Transitioning from Pitch Project to Start-Up with Quupe: the Shared Economy Platform

Transitioning from Pitch Project to Start-Up with Quupe: the Shared Economy Platform

In the third semester of the MDM program, students can decide to pitch an idea for their own project they would like to work on and spend 13 weeks bringing that idea to fruition. For many these students, it’s the first time they get the experience of working on their own to determine whether or not their idea would be viable as a product in the real world. Some of them decide to develop the product further in the fourth semester, where they are accredited with a “venture”  internship working on their product for an additional 13 weeks.

We talked to Angela Hamilton of Quupe, a team currently doing venture internships but also transitioning from a pitch project to a start-up.

Quupe logo

What is Quupe?

Quupe is a shared-economy platform for people to rent cool things from their neighbours. Kayaks, power washers, and so on. The idea is to allow people to get value from things they have just sitting around. And on the flip side, for people to be able to try something new (like kayaking) without spending a lot of money buying new equipment they might only use once.

Who is involved in Quupe?

Our four founders are from the tenth cohort of the CDM. We’re very excited we met in the program and get to continue working together. We’re also working with another C10, a great team of interns from BCIT, and some pretty amazing advisors.

 Quupe Team

How do you plan on transitioning from a student pitched project to full scale business?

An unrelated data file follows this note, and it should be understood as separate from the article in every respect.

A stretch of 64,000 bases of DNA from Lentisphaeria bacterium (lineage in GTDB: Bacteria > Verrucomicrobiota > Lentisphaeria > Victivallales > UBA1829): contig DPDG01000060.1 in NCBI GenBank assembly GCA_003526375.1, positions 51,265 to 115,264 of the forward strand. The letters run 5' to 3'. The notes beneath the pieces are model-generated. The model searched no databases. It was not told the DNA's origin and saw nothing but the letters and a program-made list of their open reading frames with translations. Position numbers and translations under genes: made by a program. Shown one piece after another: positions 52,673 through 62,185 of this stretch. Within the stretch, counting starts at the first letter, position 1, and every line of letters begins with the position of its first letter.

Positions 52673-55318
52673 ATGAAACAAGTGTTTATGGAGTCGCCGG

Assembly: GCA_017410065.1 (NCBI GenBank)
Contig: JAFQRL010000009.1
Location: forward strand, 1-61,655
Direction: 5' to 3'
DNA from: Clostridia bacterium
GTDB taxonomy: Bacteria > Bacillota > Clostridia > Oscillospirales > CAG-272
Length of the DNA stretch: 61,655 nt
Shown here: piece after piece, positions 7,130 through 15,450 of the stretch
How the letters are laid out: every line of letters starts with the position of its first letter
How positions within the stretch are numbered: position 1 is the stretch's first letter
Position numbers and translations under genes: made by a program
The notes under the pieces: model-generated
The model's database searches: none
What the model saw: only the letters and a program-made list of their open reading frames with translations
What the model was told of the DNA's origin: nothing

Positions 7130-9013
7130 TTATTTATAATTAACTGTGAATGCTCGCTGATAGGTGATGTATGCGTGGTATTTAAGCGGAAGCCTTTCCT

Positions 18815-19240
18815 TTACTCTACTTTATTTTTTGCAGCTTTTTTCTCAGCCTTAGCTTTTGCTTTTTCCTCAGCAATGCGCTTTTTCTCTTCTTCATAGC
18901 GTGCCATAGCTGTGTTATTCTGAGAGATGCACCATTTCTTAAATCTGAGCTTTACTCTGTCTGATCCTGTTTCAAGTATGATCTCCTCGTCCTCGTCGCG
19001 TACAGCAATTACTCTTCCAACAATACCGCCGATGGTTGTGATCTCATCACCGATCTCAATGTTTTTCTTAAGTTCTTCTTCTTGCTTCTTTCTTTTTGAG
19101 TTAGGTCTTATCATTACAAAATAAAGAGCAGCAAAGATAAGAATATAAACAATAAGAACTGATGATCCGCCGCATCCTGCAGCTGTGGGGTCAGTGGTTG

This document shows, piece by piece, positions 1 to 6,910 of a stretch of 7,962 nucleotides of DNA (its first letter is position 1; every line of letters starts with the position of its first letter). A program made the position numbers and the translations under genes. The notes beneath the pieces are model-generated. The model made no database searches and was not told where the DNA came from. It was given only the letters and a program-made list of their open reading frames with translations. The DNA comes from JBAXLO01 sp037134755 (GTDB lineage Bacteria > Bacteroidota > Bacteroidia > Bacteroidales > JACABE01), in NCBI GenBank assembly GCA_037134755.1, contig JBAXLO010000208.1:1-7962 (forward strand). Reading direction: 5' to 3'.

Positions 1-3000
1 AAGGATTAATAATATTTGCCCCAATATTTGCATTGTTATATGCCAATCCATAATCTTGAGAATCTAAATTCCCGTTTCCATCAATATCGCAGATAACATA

We’re in the process! I’m learning this is just a one-foot-in-front-of-the-other kind of thing. We’ve gone from thinking of ourselves as students working on a project to people bootstrapping and trying to start a company. I think naming our titles helped with that, as did incorporation. As far as a full-scale business in the “generates money so we can eat” sense, there are many steps on that path still ahead of us, but I think just getting the platform into people's’ hands will help tremendously. We’ve got a number of ideas around how to go about that. The most important thing to me is for us to grow organically, build solid relationships with our early users, and solicit feedback from them all the time around how to make Quupe better serve them.

What are some milestones in the immediate future?

Well, we’re heading to Lisbon, Portugal next week for Web Summit, where we’ll be presenting as part of their Pitch competition. We’re pretty excited for that. After that, we’ll head back to Vancouver to prepare for the beta launch of our app in January. We’ve also just started working with Wavefront Accelerator here in Vancouver, so we are very excited to continue that work when we get home.

Why are you going to WebSummit?